Microsoft’s recent series of ads for the new Surface Pro includes the tagline “The tablet that can replace your laptop”. In the sense that the tablet costs roughly what 2-3 decent laptops cost ($899) I would agree. But this isn’t really a post about ragging on Microsoft (it’s generally not nice to kick someone when they’re down). Instead, I’d like to take on the notion of tablets replacing your laptop.
I’m a cheapskate when it comes to tablets. The idea of spending more than $99 on a single piece of tablet hardware seems silly to me when I can buy more power in a laptop. So most of what I own are 7″ tablets and eReaders, including the newest fifth generation Amazon Fire (which I discussed last week). Some of you with 10″ tablets or more disposable income may have different opinions, but listed below are some of the ways tablets have helped and hindered my writing work.
Reading (Superior to laptop, both superior and inferior to paper books): I am a voracious reader, and tablets let me bring a whole library books with me wherever I go. They’re not as good to flip through for specific bits, though tablets outstrip most eReaders in this respect. And physical books can’t travel as easily to the places I actually have time to read (I can’t plug a paper book into a car stereo and have it read to me).
Research (Internet research okay, Wikipedia good, not as good as paper books): The same principle of being able to carry more with me applies, and it is nice to not have to lug around 900 page programming books. But for fractal research, the real book is much better. Basic internet research can be slower especially for a multi-tab person like myself, but specialized apps like Wikipedia hold up to their laptop equivalents.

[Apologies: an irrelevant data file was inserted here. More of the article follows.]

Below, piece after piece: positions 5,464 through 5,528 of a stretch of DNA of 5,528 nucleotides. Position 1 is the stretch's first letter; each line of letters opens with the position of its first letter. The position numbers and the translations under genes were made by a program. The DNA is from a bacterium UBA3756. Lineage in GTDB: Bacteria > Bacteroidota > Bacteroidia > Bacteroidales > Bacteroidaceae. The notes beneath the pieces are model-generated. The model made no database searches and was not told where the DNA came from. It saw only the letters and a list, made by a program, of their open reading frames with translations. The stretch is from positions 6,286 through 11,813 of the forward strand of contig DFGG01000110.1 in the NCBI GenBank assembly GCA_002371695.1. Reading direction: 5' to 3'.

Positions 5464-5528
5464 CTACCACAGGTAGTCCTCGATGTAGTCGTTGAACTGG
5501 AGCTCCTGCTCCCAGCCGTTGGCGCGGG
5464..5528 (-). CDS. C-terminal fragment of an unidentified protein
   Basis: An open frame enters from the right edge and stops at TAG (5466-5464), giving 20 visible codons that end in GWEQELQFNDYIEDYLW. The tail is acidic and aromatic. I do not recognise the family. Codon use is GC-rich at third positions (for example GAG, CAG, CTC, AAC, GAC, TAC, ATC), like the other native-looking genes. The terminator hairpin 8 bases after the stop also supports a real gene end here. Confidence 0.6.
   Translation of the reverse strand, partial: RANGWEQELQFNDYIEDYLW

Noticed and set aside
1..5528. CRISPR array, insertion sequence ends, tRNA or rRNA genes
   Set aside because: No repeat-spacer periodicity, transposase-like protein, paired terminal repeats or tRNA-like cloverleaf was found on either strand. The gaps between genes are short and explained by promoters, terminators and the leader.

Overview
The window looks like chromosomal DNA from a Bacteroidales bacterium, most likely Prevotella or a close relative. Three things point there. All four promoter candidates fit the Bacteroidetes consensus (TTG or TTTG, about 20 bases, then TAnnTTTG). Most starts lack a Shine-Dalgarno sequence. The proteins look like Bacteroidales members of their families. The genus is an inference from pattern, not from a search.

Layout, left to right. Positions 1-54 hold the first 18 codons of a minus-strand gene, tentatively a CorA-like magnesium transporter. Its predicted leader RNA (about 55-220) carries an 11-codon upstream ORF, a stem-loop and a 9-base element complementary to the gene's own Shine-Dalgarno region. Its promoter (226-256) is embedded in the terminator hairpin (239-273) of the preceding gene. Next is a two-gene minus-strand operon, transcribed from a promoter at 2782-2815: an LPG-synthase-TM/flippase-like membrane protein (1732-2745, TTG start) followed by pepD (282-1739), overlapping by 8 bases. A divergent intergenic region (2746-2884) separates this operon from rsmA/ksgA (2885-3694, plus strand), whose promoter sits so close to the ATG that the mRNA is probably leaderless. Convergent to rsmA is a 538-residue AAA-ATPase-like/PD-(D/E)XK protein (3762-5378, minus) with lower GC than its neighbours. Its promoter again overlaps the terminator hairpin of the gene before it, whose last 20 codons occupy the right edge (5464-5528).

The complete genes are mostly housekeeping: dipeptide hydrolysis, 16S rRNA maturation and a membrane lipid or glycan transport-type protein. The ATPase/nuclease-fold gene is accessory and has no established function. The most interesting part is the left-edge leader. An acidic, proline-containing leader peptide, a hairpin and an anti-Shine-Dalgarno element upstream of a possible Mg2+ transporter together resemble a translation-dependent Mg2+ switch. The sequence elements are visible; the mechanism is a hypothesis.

Writing new drafts (Terrible): Even with an external keyboard, tablets will never match up to the capabilities of even the most stripped down computer. And onscreen keyboards, even on larger tablets, feel unnatural and are prone to fat-fingering or auto-correct. There may be an argument that tablets slow you down in the same ways writing a draft by hand does, but I don’t have to fight my hand to write the word I meant to say.
Writing notes (On par, maybe even better): I’ve been keeping notes for my latest book on my new Kindle. It’s nice to have by the bedside, and I have more confidence the notes won’t be lost. Still slow going, but not bad.
E-mail (On par, more convenient locations): For complex or long e-mails it’s not as good as a laptop, but for a basic conversation it’s nice to just sit in the living room rather than having to go down to my office.
Sorting through files (Great): At the moment I’m going through several 1000 images selecting some for an upcoming project. This is tedious and necessary work, and something that’s nice to do when I’m watching a show or waiting on a program to run. My old tablets weren’t as good at this task, but the new Fire lets me toss 4GB of image files on without disturbing all of my personal entertainment media.
Revision (Helpful aid, but the real work is being done on the keyboard): I find it extremely helpful to always have access to my latest or previous drafts of a book on the tablet. It’s something I can easily put side-by-side with my computer, particularly when I’m re-writing new sections from scratch, or when I need to catch up by having a section read to me. But the idea of doing complex editing like rearranging paragraphs, words, or sections on a tablet just doesn’t work for me. I need the finer control of a mouse.
Social Media (Twitter great, Facebook okay, WordPress good for looking at stats and not much else).
Programming (N/A): If there’s a way to write code on the tablet I’d love to try it, but for now I like IDE’s on real machines.
My general conclusion is that a tablet is a great way to complement tasks I perform on the computer, or to allow me to work in odd locations at shorter intervals. But my real work is still done on computers.